Here are some key considerations the panelists shared:

–          When looking into companies you would like to work for, utilize resources like the Human Rights Campaign’s Corporate Equality Index.  This resource rates companies based on their policies and practices pertaining to LGBT employees.  (252 businesses recorded a 100% this year)

–          If you are unsure of a company’s support for those with marginalized genders and sexualities, look online for their stated value of diversity or nondiscrimination policy.   Does it include gender identity and sexual orientation?

–          When applying for a position, you should focus your resume on the skills you bring.  Let your results and performance speak for themselves on your resume and in the workplace.

–          Inquire about benefits when considering an offer.  Is the company’s health insurance policy transgender-inclusive?  Do the benefits cover same-sex partners or spouses?

–          When you enter the workforce, some companies will have employee resource groups (or affinity groups) that bring together diverse populations within the company.  Joining an LGBT and Ally employee resource group will provide you with opportunities to not only network, but also advocate for the community.

The panelists also stressed the importance of authenticity, not only to yourself but those you work with.  You need to be comfortable where you work and coming “out” will depend on the company culture, your relationships with the people at work, and your own readiness.  Ultimately, it is up to you when to come “out” during your job search process, and in the workplace you may have to make this decision multiple times.

Thank you again to our panelists for sharing their insight, advice, and stories!

Megan Lucas' #LinkedInSUccess Story

May 2013,  The Advisory Board Company
May 2013,
The Advisory Board Company

Continuing our series on #LinkedInSUccess stories, Megan Lucas ’13, shares how she leveraged LinkedIn in her job search!

I graduated Syracuse University College of Arts and Sciences in May 2013, and like everyone else, was very worried about finding a fun full-time job that would potentially turn into a career. I studied international relations, Spanish, and economics as my undergraduate work, and was very reliant on the Maxwell Career Services and LinkedIn. I went to a few networking events in Syracuse and DC before graduating and right after graduation, but relied a lot on online applications and portals.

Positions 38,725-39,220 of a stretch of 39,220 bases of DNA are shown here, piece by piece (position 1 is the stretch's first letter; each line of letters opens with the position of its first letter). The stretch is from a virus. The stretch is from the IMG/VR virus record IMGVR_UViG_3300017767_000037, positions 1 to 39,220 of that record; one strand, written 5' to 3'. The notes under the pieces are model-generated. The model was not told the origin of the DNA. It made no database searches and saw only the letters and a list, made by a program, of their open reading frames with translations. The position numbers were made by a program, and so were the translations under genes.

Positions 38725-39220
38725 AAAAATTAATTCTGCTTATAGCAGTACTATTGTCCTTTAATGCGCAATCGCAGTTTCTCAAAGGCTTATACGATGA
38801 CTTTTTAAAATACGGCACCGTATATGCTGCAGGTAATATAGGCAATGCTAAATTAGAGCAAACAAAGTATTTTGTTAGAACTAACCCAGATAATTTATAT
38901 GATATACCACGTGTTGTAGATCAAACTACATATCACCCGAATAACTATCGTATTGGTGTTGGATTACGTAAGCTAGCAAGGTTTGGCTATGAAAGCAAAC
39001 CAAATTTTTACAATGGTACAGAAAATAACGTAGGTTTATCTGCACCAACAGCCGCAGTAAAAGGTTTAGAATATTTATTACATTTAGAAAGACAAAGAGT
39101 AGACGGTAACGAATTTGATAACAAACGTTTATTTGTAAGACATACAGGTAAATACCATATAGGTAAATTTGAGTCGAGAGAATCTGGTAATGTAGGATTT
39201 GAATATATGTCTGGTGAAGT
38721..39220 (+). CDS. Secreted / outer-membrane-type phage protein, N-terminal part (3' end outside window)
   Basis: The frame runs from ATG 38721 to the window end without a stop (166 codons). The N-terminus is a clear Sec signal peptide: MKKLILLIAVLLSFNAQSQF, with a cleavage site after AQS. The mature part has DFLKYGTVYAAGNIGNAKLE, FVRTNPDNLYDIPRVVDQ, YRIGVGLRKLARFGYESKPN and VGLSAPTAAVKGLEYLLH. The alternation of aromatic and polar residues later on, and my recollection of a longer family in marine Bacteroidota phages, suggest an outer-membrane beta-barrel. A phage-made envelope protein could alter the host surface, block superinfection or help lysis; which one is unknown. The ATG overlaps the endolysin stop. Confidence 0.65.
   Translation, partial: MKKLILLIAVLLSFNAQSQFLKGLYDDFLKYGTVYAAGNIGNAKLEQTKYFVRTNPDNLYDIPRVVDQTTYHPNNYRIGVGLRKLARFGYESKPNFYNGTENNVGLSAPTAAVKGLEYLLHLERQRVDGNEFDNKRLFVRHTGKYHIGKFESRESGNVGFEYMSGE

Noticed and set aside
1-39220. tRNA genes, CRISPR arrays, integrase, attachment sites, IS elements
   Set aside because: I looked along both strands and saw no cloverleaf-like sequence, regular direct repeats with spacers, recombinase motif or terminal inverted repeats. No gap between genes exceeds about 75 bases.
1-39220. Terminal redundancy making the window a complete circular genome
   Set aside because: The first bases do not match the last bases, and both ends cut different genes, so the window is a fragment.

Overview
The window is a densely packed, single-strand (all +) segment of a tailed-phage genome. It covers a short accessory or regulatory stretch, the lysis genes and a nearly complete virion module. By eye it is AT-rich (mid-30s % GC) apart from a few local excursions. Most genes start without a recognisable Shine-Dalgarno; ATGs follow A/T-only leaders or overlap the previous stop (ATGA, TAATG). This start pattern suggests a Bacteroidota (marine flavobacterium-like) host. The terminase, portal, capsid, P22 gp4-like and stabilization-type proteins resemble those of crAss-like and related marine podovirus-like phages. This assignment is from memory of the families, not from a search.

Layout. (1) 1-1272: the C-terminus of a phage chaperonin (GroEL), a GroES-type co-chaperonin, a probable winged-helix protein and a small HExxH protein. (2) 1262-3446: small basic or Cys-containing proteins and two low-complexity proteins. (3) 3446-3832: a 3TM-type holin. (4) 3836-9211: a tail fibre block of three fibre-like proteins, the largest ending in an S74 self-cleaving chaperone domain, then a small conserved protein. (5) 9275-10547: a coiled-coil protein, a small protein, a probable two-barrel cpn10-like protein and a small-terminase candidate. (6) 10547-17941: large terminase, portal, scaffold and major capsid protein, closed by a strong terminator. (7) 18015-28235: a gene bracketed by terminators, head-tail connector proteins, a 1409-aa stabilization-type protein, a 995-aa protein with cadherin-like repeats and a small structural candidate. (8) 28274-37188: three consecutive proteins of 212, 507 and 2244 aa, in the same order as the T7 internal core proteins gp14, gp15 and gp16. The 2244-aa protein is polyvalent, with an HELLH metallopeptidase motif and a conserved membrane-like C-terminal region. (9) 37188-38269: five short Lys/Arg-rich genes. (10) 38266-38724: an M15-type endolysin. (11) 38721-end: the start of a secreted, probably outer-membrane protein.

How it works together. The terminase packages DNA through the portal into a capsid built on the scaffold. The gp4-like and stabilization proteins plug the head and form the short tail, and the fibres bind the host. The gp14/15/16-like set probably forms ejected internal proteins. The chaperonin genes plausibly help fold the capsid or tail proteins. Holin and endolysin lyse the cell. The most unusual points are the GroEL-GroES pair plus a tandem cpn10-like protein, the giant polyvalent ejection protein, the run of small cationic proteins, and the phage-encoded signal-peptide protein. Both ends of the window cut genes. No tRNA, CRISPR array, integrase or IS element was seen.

Beginning in June 2013, I was working an unpaid internship at the Center of Hemispheric Defense Studies at National Defense University. I enjoyed the work and networking opportunities, but knew that I was “burnt out” in doing research for academic institutions, as well as working for non-profits. I wanted to join the private sector, and geared my job search that way. I stumbled upon a job opening at The Advisory Board Company via LinkedIn, and applied. After my first failed interview at Advisory Board, I noticed a few more job positions and decided to apply and subsequently prepare myself better for the interview. I researched the positions as well as the company, and physically wrote down pages of answers to common interview questions, as well as notes detailing my strengths, weaknesses, and how those character traits contributed directly to the position and the firm.

During this process, LinkedIn was invaluable. I was able to research the company, other positions, as well as other Syracuse alumni on the network. I noticed a particular alum had graduated from SU one year before me with the same major (international relations), and asked for a “LinkedIn Introduction” via Kim Brown, one of our many connections in common. We messaged on LinkedIn, exchanging phone numbers, and had an informal phone call shortly after. Not only was I able to feel out more about the company and its inner workings, I used our shared history and career desires to apply to my personal fit and career trajectory. During my next set of interviews, I mentioned the previous voluntary outreach anecdote, and wholeheartedly believe that it was this fact that showed I was able and willing to take all necessary steps for the company and role; to “go the extra mile” (which is ironically one of the company’s cultural values).